The Buffalo Cardio-Metabolic Occupational Police Stress (BCOPS) study is designed to assess the impact of police work on subclinical cardiovascular disease (CVD). Our objective was to compare subclinical CVD markers between police officers (n ¼ 312, mean age 42.9 years) and a population sample (n ¼ 318, mean age 55.1 years) of men and women free of clinical CVD. We used B-mode ultrasound to measure carotid artery intima-media thickness (CIMT) and brachial artery flow-mediated dilation (FMD). Adequate overlap in age distributions between groups allowed for ageadjustment in subsequent analyses. Compared to controls, officers had elevated age-adjusted CVD risk factor levels (blood pressure, total cholesterol, smoking prevalence). In multiple linear regression models, officers exhibited more adverse subclinical CVD compared to controls; mean common CIMT (police ¼ 0.66mm, controls ¼ 0.64mm, p ¼ 0.03), mean maximum CIMT (police ¼ 0.85mm, controls ¼ 0.81mm, p ¼ 0.03), and FMD (police ¼ 5.60%, controls ¼ 6.27%, p ¼ 0.15), after adjustment for age, gender, and CVD risk factors (body mass index, education, hypercholesterolemia, hypertension, diabetes, smoking, alcohol, physical inactivity, and depression). Restricting controls to employed participants only, to reduce healthy worker bias, led to similar results. In this study, officers showed increased subclinical CVD compared to a population sample. These differences could not be fully explained by traditional CVD risk factors, and implicate other pathways whereby stressful law enforcement work may increase CVD risk.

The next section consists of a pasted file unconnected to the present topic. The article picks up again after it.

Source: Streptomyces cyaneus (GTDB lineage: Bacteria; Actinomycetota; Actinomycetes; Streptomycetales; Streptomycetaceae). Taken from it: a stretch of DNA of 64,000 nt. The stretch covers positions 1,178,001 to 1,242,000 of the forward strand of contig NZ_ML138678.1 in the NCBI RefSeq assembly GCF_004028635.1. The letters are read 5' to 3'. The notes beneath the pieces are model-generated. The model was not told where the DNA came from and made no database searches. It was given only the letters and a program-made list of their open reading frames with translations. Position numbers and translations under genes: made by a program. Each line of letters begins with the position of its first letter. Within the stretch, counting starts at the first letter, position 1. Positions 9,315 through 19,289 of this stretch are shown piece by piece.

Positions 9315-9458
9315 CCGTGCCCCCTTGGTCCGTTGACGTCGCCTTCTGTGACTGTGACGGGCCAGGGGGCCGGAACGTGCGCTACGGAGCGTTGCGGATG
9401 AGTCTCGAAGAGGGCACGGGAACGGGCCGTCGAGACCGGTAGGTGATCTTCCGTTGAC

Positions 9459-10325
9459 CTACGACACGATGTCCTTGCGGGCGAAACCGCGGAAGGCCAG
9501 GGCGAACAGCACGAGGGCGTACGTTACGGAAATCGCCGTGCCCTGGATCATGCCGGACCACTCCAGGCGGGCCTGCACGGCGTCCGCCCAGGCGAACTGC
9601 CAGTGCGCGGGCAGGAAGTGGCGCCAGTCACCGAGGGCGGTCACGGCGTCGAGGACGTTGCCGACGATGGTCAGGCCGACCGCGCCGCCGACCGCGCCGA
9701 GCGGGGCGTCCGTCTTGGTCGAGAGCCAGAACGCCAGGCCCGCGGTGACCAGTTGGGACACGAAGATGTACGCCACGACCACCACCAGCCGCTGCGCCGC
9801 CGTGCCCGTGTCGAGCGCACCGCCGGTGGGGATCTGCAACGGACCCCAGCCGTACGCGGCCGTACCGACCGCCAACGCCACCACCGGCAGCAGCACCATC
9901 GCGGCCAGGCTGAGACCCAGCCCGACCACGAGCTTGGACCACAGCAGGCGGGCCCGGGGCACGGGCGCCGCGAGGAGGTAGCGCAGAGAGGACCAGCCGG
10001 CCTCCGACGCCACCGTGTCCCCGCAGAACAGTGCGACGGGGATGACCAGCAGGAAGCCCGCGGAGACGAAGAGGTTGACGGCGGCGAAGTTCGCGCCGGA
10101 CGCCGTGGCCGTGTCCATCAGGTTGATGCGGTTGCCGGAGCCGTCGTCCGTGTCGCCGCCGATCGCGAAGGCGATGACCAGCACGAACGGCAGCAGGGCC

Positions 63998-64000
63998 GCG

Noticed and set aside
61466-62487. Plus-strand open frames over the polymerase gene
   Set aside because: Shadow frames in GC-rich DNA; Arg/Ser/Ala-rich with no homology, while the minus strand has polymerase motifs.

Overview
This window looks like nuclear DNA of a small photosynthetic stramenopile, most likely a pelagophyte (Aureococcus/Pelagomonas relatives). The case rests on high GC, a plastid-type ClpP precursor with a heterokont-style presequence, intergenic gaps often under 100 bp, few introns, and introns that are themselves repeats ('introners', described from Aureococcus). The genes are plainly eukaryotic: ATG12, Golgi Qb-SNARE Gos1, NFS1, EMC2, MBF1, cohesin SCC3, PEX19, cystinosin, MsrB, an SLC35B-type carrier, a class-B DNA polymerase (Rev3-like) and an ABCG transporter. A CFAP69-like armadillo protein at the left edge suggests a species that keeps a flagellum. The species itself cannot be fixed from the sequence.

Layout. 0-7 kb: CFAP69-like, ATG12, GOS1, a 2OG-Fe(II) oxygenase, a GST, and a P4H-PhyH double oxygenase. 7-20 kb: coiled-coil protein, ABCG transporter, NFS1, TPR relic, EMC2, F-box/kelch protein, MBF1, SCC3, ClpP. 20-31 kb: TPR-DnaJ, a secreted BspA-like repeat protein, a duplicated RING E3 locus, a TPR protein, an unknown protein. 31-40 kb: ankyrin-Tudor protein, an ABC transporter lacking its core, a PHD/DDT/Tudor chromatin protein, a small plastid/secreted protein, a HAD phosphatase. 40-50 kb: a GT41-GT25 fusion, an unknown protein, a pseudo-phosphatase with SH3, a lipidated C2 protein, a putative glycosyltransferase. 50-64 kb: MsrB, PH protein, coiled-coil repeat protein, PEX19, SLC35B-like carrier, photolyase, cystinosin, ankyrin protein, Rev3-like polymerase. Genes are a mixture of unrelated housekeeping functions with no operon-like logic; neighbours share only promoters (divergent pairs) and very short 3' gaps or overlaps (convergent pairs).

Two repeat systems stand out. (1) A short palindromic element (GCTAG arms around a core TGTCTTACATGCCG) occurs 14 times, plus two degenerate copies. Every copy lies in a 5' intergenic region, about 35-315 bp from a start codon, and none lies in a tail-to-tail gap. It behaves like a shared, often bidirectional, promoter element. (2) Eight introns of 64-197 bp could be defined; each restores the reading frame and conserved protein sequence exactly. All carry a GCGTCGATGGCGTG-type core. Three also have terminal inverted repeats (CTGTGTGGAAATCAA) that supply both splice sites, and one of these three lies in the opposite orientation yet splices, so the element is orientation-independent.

American Journal of Epidemiology; 41st Annual Meeting Society for Epidemiologic Research Chicago, Illinois, June 24-27, 2008